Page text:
SCATTER is free for local authorities and makes it easier to meet the complex challenge of understanding and reporting on area-wide greenhouse gas emissions.
Anthesis has unveiled a new online version of the successful SCATTER greenhouse gas reporting tool, which is free to local authorities in the UK. The web-based tool helps local authorities to assess, report on and reduce the amount of greenhouse gas emissions that their area produces.
SCATTER – which stands for Setting City Area Targets and Trajectories for Emissions Reduction – is a user-friendly interactive website that uses a wide range of national and local public data sets to provide quantified outputs, without local authorities needing to commit significant resources to collect data.
Anthesis has partnered with Nottingham City Council to develop the tool in a project funded through the Department for Business Energy and Industrial Strategy (BEIS). It has already been used by several UK cities to provide an evidence base to build their carbon reduction plans.
The tool makes it easier for local authorities to meet the complex challenge of understanding and reporting on area-wide greenhouse gas emissions. It helps to report data to global frameworks, set targets to reduce greenhouse gas emissions and understand how to meet climate change objectives.
Local authorities can use SCATTER to build a detailed inventory of their area’s annual greenhouse gas emissions in order to identify their largest emissions sources.
The launch of SCATTER online comes hot on the heels of the UK government declaring a climate emergency. Over a hundred local authorities across the UK have also made similar declarations and commitments. Local authorities can use SCATTER to build a detailed inventory of their area’s annual greenhouse gas emissions in order to identify their largest emissions sources. In addition, a new feature called “Pathways” will be available this autumn, which will allow local authorities to explore different greenhouse gas reduction actions and enable the creation of reduction scenarios from which to develop their climate action plans.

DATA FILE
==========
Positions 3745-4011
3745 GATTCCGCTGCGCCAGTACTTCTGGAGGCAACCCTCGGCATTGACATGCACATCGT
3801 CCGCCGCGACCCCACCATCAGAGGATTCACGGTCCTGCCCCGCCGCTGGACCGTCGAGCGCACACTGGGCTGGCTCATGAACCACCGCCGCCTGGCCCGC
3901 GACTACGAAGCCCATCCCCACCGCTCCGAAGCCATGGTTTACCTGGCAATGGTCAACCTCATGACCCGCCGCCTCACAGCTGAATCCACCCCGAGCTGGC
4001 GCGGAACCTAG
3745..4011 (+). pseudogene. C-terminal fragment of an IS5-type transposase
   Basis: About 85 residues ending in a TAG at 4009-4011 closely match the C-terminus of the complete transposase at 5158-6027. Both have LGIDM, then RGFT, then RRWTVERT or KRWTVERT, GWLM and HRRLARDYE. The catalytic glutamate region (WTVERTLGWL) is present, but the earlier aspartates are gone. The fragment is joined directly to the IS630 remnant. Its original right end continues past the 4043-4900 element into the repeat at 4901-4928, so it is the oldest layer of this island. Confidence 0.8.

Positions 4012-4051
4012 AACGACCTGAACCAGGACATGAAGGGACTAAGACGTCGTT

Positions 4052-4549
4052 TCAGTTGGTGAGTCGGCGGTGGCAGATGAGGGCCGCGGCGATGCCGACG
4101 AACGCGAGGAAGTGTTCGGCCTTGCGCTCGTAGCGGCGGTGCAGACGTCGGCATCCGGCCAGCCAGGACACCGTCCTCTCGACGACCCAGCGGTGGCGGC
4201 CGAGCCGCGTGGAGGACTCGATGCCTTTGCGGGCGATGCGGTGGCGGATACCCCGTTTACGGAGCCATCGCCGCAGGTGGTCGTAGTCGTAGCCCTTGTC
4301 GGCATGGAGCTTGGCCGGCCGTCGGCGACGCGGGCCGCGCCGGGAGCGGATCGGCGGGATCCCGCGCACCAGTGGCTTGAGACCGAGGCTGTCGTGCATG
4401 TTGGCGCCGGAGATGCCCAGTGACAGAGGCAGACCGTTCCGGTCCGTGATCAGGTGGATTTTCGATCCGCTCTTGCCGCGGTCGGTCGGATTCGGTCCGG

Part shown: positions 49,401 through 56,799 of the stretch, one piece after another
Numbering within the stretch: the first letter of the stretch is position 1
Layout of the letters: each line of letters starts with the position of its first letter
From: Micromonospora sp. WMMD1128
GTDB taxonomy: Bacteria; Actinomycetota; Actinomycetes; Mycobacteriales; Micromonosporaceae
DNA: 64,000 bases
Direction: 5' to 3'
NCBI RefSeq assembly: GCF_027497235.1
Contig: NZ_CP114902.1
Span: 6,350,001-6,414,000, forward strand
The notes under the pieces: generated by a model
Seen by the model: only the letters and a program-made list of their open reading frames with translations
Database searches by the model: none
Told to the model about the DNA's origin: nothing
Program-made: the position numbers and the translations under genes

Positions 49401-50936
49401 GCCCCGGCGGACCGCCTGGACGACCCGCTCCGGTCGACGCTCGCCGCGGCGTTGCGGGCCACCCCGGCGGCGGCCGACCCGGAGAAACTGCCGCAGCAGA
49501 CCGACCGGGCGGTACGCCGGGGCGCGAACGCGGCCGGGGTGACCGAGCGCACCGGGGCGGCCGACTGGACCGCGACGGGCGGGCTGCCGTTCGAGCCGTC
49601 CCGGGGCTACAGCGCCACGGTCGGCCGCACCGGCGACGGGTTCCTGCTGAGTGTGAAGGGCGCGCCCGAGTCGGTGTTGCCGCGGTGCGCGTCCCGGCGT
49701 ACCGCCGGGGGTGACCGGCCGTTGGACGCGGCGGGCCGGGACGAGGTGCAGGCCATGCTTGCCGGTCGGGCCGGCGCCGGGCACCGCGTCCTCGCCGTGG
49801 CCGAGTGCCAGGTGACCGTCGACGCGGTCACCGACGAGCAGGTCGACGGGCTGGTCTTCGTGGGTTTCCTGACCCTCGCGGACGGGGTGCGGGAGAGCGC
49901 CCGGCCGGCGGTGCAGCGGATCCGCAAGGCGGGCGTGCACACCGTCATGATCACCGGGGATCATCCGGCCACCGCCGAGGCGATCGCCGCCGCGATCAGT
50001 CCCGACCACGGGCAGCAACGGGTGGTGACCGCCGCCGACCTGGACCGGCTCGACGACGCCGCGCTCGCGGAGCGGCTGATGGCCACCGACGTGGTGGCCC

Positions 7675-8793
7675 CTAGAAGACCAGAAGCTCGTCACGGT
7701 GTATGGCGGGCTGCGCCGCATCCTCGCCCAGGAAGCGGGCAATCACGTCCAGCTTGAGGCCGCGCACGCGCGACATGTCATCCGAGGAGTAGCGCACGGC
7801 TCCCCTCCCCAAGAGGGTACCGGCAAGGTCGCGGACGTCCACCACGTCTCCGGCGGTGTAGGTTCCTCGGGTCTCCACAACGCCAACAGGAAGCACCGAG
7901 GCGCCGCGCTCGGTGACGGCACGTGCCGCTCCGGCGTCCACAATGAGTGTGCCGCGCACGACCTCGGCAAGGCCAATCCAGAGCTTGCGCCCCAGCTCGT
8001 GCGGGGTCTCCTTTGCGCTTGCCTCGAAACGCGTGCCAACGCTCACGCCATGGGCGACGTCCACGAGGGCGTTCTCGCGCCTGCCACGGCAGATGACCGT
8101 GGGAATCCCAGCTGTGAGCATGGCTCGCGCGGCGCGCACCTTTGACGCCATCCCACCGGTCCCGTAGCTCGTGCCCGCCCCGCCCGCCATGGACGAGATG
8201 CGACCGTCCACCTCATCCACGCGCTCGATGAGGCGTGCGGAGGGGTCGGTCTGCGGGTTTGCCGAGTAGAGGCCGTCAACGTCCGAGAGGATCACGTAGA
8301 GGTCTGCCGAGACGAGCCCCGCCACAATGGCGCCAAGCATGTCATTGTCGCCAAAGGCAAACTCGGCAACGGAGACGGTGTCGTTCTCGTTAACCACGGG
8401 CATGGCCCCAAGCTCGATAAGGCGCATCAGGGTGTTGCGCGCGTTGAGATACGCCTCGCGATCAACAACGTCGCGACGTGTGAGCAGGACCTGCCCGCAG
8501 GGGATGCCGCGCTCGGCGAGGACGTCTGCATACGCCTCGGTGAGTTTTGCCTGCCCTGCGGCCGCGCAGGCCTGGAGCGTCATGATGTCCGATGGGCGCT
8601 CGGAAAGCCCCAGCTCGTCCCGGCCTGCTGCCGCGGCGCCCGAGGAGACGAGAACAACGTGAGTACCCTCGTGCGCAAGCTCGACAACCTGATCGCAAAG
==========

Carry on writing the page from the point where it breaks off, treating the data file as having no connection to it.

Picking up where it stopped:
Climate reporting NGO CDP is working alongside SCATTER partners to provide tailored support to local authorities in reporting greenhouse gas emissions. SCATTER was released in time to meet the deadline for reporting to CDP’s annual questionnaire, which is used by over 600 cities around the world. By disclosing to initiatives like CDP, local authorities can better understand the scale of their impact on carbon reduction, as well as ways they can support crucial initiatives such as the UK’s 2050 net-zero target and international Paris Agreement.
The SCATTER tool can also be used alongside the local authority carbon budget approach from the Tyndall Centre for Climate Change Research, which calculates climate change commitments for local areas aligned with the objectives of the United Nations Paris Agreement. SCATTER was originally created by Anthesis with support from the Tyndall Centre and piloted by the Greater Manchester Combined Authority, with funding from BEIS.
Brad Blundell, Anthesis’ Director, said: “As cities and city-regions look to reduce carbon emissions, working out what actions will have the greatest impact is a complex task. Turning those actions into a workable plan supported by stakeholders is equally challenging. This is where SCATTER comes in, helping cities to measure emissions, model scenarios, set reduction targets and take action.”
Wayne Bexton, Head of Energy Services at Nottingham City Council, said: “The development of SCATTER provides a great opportunity to support a range of local authorities in taking their first steps along the journey to becoming carbon neutral, a journey which Nottingham City Council is also on. We are pleased to be part of the next phase of the project, aiming to increase the usability and accessibility of this free-to-use resource.
“We hope that SCATTER, with its city-regional inventory, carbon budget, reporting outputs and emission reduction pathway scenarios, will help support ambitious carbon reduction objectives around the country, such as Nottingham’s own aim to be carbon neutral by 2028.”